U.S. immigration arrests increased nearly 40 percent in early 2017 as newly emboldened agents under President Donald Trump detained more than 40,000 people suspected of being in the country illegally — with a renewed focus on immigrants without ...
President Donald Trump gestures as he addresses the graduating class of the U.S. Coast Guard Academy during commencement ceremonies in New London, Connecticut, U.S. May 17, 2017. REUTERS/Kevin Lamarque
By Mica Rosenberg | NEW YORK
NEW YORK U.S. arrests of suspected illegal immigrants rose by nearly 40 percent in the first 100 days of Donald Trump's presidency, following executive orders that broadened the scope of who could be targeted for immigration violations, according to government data released on Wednesday.
The acting director of Immigration and Customs Enforcement (ICE) Thomas Homan said that arrests by his agency jumped to 41,318 between January 22 of this year and the end of April, up from 30,028 arrests in roughly the same period last year.
Of those arrested almost two-thirds had criminal convictions. But there was also a significant jump - of more than 150 percent - in the number of immigrants not convicted of further crimes arrested by ICE: 10,800 since the beginning of the year compared to 4,200 non-criminal arrests in the same period in 2016.
That increase is a result of recent guidance given by Homeland Security Secretary John Kelly to implement Trump's executive orders on interior immigration enforcement and border security signed on Jan. 25, just days after the Republican president took office.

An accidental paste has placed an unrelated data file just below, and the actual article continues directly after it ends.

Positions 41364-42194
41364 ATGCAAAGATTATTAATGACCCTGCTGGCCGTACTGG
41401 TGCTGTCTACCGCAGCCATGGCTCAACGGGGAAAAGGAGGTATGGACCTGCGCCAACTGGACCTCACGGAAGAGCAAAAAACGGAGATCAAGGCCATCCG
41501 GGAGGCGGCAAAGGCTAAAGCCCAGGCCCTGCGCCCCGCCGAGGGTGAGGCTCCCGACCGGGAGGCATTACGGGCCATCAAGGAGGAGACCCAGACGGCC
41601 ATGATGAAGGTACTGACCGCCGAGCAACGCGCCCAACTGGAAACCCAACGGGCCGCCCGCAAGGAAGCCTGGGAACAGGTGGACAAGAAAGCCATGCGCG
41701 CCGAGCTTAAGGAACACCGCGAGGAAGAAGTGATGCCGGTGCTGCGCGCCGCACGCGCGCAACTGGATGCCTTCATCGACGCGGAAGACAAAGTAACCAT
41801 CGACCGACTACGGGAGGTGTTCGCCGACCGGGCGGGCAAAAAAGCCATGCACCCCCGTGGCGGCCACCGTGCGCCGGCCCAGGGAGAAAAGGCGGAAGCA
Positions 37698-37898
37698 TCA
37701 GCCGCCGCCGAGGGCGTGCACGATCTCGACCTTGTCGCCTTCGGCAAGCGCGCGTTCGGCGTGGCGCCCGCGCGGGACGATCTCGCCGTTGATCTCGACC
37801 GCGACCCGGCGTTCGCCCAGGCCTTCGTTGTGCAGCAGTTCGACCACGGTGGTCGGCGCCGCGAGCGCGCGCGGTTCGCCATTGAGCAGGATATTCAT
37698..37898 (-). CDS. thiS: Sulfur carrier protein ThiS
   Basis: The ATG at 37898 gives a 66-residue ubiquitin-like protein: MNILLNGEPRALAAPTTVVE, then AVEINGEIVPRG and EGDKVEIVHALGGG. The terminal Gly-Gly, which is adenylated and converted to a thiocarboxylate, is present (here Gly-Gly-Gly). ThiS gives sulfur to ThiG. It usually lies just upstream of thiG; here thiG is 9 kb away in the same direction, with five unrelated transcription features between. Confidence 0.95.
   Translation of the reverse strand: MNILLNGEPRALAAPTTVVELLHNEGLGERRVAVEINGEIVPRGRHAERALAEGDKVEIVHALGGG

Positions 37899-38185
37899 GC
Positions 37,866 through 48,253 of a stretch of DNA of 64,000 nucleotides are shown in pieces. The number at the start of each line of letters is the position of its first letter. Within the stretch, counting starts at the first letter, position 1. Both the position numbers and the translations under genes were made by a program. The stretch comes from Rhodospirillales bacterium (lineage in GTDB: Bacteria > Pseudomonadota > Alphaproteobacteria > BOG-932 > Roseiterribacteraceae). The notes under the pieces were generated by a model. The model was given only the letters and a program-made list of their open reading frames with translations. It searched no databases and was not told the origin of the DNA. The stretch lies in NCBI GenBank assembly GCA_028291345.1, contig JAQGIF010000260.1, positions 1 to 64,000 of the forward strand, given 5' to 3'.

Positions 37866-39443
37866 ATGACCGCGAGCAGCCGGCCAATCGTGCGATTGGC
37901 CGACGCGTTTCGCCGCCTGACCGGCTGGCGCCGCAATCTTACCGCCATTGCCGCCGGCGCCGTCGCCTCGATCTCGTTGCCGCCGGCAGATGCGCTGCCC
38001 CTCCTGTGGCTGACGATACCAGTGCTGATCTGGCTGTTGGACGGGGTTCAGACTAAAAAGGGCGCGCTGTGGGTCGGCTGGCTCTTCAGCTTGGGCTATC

"Those that enter the country illegally, they do violate the law, that is a criminal act," Homan said on the call, while emphasizing that immigrants who pose a threat to national security or have criminal records are still a priority for the agency.
He said ICE will continue to target people who have been issued a final order of removal by an immigration judge even if they have not committed another crime.
"When a federal judge makes a decision and issues an order that order needs to mean something," Homan said. "If we don't take action on those orders, then we are just spinning our wheels."
While President Barack Obama was also criticized for deporting a large number of immigrants, most of them were recent border crossers apprehended entering the country illegally.
Deportations under Trump have actually fallen by 12 percent compared to the same period under Obama, Homan said, as more people arrested in the interior typically have more complicated cases that can get slowed down in the backlogged immigration court system.
The number of people caught crossing the border with Mexico is down significantly since the begin of the year, according to data from U.S. Customs and Border Protection.
Immigration advocates and some cities with large immigrant populations have raised concerns about the stepped up enforcement in the interior of the country.
On Wednesday, state attorneys general from New York, California, Oregon, Rhode Island, Washington state and Washington D.C., issued a report laying out why they have chosen to limit local law enforcement cooperation with federal immigration agents.
A section of one of the president's executive orders aimed to cut off federal funding to so-called "sanctuary cities," was been blocked by a federal judge in California.
(Reporting by Mica Rosenberg and Julia Edwards Ainsely; Editing by Alistair Bell)
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